The organic puffed corn breakfast cereal will be rolled-out as part of Kellogg’s £7m ($10.6m) investment in its master brand for 2015.
Despite being a mainstream cereal brand, Kellogg has opted to specifically target the free-from aisle – a lucrative sector in UK retail with an annual net worth of around £355m ($537.7m), according to Mintel and Kantar data.
“Puffed Corn Cereal will be available in major retailers in the ‘free-from’ aisle after Kellogg’s research revealed that’s where shoppers would expect to find it rather than the cereal aisle,” the company said.
Mainstream v. free-from
Kellogg said: “More and more shoppers want to make health choices, but most gluten-free products are manufactured by unfamiliar brands they’re not sure they can trust.”
Bringing its puffed corn line into the free-from aisle, therefore, presented consumers with an established brand they could trust, it said.
In November last year, Nestlé launched its own gluten-free cornflakes variety across a handful of European countries but chose to target the mainstream cereal aisle, rather than the free-from section.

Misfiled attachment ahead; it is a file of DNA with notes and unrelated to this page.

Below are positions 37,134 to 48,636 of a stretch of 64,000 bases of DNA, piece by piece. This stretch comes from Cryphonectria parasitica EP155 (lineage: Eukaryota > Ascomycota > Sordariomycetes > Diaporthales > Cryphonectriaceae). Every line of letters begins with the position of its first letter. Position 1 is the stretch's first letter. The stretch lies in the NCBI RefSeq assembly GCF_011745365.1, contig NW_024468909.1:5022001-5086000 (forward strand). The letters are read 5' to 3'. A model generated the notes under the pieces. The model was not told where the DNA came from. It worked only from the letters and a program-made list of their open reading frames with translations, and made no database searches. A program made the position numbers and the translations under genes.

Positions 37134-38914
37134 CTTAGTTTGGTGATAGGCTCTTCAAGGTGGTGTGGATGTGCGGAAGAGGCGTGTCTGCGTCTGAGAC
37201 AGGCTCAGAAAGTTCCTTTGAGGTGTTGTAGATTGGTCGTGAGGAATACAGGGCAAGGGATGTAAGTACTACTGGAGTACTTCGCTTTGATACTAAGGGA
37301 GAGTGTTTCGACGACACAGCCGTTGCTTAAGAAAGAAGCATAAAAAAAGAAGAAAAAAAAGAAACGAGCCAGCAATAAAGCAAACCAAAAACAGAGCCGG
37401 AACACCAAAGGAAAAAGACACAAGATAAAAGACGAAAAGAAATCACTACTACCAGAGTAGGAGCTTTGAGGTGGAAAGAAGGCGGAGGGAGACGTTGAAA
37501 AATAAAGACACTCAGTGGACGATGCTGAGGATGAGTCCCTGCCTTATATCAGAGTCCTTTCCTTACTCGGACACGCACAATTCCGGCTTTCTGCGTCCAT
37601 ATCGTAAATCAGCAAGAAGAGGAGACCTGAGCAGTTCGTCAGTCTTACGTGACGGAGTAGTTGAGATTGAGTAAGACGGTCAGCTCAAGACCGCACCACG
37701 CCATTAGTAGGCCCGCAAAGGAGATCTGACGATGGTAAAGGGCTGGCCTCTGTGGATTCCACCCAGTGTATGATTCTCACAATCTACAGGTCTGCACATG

Similarly in the US, General Mills’ Chex gluten-free line can be found in the mainstream aisle.
The decision to place gluten-free products in free-from or mainstream has been hotly debated in recent years.
Food marketing expert Professor Richard George previously told this site separate gluten-free sections were favorable because there were “riches in niches”.
However, business innovation manager of Leatherhead Food Research Steve Osborn disagreed, suggesting gluten-free should target broader appeal and move mainstream like organic, fair trade and vegetarian had.
Sarah Sleet, CEO of Coeliac UK, said the aim for industry had to be about normalizing gluten-free for celiac consumers but that the jury was still out on where in the store that had to happen.
“There’s not a simple answer to be honest. Some people like the free-from because they can go straight there and it’s easy to spot. On the other hand, some people are more than happy to see it normalized and mixed in with everything else,” she said.